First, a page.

Woman confused at work because she has untreated hearing loss.

When people are at an age where they are still working, their job is frequently a large part of their self-worth. They base their self-image on what kind of job they have, what position they have, and how much they earn.

When someone asks “so what do you do?”, what’s the first thing you think. It’s most likely to tell them about your occupation.

People don’t like to have to think about what they’d do if their livelihood was hindered. But if you value your job, then you should be aware of this career-buster.

That career killer is the troublesome link between untreated hearing loss and career success.

Untreated Hearing Loss Raises Unemployment Rates

A person with neglected hearing trouble is over 200% more likely to be unemployed or underemployed. Underemployment is typically defined as the condition of employees not earning up to their potential, either because they are not working full time or because the work doesn’t use all of their marketable capabilities.

In almost any career, individuals with untreated hearing loss experience lots of challenges. A doctor needs to hear her patients. A construction worker needs to hear his co-workers in order to work together on a job. Even a librarian would find it difficult to assist library patrons without her hearing.

Lots of individuals stay in the same line of work their entire lives. They know it really well. If they can no longer execute that job well because of untreated hearing loss, it’s tough to make a living doing something different.

The Potential Hearing Loss Wage Gap

In addition to unemployment, those with hearing loss all have the tendency to experience a substantial wage gap, making about 75 cents for every dollar a person with normal hearing makes. Numerous independent studies back this wage gap and demonstrate that that gap averages out at around $12,000 lost wages per year.

How much they lose directly correlates with the severity of the hearing loss. Even people with moderate hearing loss are potentially losing money, according to a study of 80,000 people.

What Are Some on The Job Struggles That Individuals With Hearing Loss Face

Someone with neglected hearing loss is 5 times more likely to take a sick day as a result of job stress.

Being incapable of hearing causes added stress that peers don’t experience on a moment-to-moment basis. Picture being in a meeting and struggling to hear while everyone else is taking their hearing for granted. And missing out on an important piece of information is always a concern.

That’s even worse.

Those with untreated hearing loss are also 3 times as likely to have a significant fall or other accident while at work or at home. Your ability to work is impacted.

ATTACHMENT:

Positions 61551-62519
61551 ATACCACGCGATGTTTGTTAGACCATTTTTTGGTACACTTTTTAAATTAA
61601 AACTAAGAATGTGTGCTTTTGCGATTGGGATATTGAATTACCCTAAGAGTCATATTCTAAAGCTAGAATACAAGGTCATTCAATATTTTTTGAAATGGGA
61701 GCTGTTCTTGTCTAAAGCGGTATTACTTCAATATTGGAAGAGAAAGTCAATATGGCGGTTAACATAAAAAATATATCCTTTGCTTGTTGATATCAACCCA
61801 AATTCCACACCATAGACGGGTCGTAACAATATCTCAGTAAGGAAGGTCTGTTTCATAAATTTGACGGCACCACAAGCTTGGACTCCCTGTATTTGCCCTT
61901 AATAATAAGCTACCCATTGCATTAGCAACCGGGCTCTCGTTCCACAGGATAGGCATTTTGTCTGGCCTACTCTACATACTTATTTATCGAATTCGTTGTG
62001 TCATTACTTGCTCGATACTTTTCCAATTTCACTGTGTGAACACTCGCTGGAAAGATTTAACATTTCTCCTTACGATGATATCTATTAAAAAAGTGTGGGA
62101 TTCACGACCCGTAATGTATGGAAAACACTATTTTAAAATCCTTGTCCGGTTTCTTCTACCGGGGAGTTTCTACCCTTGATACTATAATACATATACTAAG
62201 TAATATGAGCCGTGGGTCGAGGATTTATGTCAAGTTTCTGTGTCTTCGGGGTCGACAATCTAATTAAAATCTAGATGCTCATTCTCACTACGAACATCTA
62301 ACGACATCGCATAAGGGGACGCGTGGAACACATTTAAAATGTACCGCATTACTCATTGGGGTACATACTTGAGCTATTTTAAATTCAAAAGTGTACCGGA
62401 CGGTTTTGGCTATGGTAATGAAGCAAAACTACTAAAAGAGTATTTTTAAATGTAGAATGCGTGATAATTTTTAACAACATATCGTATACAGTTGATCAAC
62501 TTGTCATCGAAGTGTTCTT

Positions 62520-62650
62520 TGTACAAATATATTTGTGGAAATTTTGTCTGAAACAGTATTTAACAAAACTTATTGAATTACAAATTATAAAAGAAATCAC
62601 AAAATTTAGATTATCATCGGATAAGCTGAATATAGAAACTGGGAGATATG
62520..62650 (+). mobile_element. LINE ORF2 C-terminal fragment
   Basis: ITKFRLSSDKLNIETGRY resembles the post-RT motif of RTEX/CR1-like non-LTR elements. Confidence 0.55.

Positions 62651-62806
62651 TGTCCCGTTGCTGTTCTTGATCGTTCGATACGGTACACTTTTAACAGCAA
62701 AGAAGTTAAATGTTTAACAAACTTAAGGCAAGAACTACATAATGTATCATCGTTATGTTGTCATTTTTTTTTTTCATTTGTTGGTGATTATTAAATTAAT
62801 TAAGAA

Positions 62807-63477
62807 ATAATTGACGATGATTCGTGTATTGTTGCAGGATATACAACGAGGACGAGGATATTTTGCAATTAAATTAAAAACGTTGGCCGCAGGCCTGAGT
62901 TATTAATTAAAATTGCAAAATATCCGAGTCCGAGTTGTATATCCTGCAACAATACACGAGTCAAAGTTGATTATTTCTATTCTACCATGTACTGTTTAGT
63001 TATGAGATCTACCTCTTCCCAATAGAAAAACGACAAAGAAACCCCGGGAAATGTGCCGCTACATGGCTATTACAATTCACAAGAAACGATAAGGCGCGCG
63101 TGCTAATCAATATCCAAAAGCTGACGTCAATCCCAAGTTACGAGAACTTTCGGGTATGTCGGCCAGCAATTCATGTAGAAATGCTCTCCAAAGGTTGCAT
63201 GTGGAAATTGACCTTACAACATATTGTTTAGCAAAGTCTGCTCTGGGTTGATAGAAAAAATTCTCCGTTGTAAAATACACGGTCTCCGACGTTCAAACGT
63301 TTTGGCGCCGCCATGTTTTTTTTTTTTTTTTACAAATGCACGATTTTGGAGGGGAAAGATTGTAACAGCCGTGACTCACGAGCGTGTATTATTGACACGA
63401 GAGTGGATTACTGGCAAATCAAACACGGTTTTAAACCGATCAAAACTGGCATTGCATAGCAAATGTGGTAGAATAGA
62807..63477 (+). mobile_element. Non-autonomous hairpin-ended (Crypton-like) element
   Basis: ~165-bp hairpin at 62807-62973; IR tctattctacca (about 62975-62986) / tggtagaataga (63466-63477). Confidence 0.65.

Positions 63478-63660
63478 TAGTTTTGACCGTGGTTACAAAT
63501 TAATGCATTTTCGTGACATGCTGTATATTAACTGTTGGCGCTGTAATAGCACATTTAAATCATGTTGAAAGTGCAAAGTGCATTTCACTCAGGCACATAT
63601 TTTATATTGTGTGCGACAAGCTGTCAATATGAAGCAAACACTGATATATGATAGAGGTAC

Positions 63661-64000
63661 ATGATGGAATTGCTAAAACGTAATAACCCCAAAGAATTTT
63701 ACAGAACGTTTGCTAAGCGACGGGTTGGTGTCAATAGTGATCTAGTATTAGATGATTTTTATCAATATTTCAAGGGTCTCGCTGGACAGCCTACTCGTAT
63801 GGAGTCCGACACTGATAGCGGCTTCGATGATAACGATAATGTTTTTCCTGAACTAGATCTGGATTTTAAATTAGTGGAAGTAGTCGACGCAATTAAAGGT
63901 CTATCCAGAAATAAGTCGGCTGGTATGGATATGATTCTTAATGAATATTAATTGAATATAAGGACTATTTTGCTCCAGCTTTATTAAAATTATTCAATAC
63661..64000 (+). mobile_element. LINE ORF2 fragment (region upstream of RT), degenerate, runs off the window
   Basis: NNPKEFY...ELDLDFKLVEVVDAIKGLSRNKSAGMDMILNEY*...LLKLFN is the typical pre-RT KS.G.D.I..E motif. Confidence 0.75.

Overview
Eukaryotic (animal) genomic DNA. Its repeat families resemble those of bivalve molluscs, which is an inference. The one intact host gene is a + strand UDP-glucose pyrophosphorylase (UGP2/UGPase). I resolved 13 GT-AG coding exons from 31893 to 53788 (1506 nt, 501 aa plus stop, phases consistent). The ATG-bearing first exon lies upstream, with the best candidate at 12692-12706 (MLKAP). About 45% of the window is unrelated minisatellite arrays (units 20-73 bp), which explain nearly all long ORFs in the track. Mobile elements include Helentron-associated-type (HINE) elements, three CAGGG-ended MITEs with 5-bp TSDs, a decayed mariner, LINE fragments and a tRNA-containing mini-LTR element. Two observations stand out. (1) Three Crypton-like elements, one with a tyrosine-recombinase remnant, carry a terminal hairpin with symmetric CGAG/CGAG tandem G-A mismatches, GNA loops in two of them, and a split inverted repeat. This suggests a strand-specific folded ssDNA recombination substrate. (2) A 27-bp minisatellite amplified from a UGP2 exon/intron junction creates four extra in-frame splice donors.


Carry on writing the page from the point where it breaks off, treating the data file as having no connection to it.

On top of on the job concerns, people with untreated hearing loss are at increased risk of:

  • Paranoia
  • Depression
  • Anxiety
  • Dementia
  • Social Isolation

All of this adds up to decreased productivity. People who have hearing loss face so many challenges, both at work and in their personal lives, unfortunately being passed over for a promotion is also a very real possibility.

Luckily, there’s a very bright upside to this dismal career outlook.

A Career Solution That Works

Studies also show that getting hearing loss treated can get rid of the unemployment and the wage gap.

The wage gap can be erased by 90 – 100% for a person with mild hearing loss who uses hearing aids, as reported by a study carried out by Better Hearing Institute.

Someone with moderate hearing loss can get rid of about 77% of the gap. That gets them almost up to the earning of an individual in the same field with normal hearing.

In spite of this positive news, many individuals fail to treat their hearing loss during those working years. They may feel self-conscious about losing their hearing. They don’t want to look “older” because of their hearing loss.

They may think that hearing aids are just too costly for them. Most likely, they don’t know that hearing loss gets worse faster if left untreated, not to mention the previously mentioned health concerns.

These studies are even more compelling when these common objections are taken into account. Not dealing with your hearing loss may be costing you more than you recognize. If you’ve been on the fence about using hearing aids at work, it’s time to have a hearing test. Contact us and we can help you figure out whether hearing aids would help.

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The site information is for educational and informational purposes only and does not constitute medical advice. To receive personalized advice or treatment, schedule an appointment.
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